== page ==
Offering much needed relief for Woodford-associated funds, sequencing unicorn Oxford Nanopore raises $105.9M in new cash
Investors in Oxford Nanopore Technologies — including Neil Woodford’s former fund — has managed to recoup some cash as the gene sequencing device maker closes its latest round and, in the process, boosts its unicorn valuation.
The company said it’s brought in $38.6 million (£29.3 million) in new capital and helped some backers find new firms to take their stake, leading to a secondary sale totaling $105.9 million (£80.2 million). All told, the $144.5 million (£109.5 million) financing upped its valuation to over $2 billion, the Times reported.
No details were given about the new investors except that they came from the United States, Europe and Asia Pacific. Singapore’s Temasek was reportedly eyeing a deal.
Among the existing investors who offloaded parts of their holdings is the IP Group, once Woodford’s darling, and the Equity Income Fund that’s in the process of being liquidated after firing Woodford as the manager.
They had to sell their secondary shares at a price 9% lower than the cost of new shares — £53 versus £58 — the Times added.
But discounted or not, any cash injection is counted as a win for the investors whose money have been trapped since last June, when Woodford abruptly froze his flagship Equity Income Fund. Then in October, after the beleaguered stockpicker spent months trying to sell off unlisted holdings and replenish his portfolio with listed assets, he was unceremoniously sacked by Link Fund Solutions, the authorized corporate director of the fund. Link announced that the fund wouldn’t reopen after all.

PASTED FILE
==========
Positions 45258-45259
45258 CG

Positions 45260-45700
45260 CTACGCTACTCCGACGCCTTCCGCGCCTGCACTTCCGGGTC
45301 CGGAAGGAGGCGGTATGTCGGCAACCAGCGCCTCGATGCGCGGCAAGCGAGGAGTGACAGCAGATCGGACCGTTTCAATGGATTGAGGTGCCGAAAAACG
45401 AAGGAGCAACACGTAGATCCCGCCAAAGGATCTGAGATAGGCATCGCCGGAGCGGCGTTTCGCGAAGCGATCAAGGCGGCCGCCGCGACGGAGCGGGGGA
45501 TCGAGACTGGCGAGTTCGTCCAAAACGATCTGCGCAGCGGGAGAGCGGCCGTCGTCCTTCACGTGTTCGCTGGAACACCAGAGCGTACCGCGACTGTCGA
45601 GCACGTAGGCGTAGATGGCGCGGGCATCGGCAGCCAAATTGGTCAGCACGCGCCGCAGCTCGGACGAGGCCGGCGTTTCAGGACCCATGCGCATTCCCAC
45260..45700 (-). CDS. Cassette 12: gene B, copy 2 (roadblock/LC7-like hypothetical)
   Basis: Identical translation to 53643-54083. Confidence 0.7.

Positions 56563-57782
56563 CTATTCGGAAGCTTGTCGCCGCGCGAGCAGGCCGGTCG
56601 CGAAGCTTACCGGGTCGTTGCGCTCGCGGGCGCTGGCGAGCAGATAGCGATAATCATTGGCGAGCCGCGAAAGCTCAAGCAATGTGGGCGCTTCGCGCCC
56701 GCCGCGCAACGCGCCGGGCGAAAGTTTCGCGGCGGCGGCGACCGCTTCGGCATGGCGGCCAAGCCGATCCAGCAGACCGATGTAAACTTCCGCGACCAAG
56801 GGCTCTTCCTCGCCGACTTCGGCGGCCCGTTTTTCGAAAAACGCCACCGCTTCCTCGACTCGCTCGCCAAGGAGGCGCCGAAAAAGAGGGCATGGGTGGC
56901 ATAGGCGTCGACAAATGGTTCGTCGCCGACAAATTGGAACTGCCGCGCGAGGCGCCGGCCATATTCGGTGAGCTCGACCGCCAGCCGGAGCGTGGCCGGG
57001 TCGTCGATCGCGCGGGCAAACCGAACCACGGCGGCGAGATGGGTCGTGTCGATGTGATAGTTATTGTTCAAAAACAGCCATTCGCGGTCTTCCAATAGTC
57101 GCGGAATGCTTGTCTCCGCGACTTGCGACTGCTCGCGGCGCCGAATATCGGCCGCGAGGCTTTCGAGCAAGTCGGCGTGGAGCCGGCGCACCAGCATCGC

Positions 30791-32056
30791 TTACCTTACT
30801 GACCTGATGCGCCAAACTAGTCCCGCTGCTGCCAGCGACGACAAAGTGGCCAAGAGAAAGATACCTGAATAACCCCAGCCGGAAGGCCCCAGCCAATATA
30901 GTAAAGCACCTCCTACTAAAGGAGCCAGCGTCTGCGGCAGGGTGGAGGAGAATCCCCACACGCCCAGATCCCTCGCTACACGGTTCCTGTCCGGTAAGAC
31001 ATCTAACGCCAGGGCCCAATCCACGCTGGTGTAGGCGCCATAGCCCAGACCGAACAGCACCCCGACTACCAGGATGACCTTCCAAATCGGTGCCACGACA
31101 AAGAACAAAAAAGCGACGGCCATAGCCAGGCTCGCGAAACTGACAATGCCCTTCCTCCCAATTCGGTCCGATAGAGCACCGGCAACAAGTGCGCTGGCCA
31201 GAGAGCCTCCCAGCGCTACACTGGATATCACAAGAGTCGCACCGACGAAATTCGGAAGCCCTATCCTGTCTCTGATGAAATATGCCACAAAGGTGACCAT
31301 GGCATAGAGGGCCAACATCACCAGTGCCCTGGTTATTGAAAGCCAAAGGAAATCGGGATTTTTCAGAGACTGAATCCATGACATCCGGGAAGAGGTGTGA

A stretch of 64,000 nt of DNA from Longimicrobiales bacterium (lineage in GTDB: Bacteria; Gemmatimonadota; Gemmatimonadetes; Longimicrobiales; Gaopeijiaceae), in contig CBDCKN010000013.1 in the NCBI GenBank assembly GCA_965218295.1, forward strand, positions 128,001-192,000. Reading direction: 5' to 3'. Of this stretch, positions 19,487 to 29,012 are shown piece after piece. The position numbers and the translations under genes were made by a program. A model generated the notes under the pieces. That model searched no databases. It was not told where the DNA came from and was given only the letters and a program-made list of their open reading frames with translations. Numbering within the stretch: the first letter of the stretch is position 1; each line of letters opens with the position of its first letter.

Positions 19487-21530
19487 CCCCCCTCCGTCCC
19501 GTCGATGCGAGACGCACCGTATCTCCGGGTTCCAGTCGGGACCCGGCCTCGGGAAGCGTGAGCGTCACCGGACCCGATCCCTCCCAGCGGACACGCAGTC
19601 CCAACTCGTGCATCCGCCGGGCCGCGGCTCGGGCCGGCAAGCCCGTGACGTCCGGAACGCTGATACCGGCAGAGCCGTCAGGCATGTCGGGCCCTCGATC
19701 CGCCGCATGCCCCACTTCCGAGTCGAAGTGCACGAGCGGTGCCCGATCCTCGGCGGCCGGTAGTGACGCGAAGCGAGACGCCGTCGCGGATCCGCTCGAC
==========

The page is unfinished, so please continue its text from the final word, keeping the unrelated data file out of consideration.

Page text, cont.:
Instead, Link retained BlackRock Advisors and PJT Partners to sell what they can so that they can return to investors some portion of their original commitments. The first payment is due by the end of this month.
London-based IP Group said it became collateral damage of Woodford’s demise. While gaining his favor was once a badge of honor for biotech upstarts, their association with him had “adversely impacted valuations and constrained funding availability” in the first half of 2019. Soon after, Woodford sold his entire stake at a discount for around £76 million.
“We’re delighted to see another successful fundraising for Oxford Nanopore which rounds off an impressive year of commercial success and technical validation of nanopore sequencing,” IP Group chief executive Alan Aubrey said in a statement.
Spun out of the University of Oxford, Nanopore boasts “scalable” DNA and RNA sequencing tech that can range from bench-top devices to pocket-sized machines.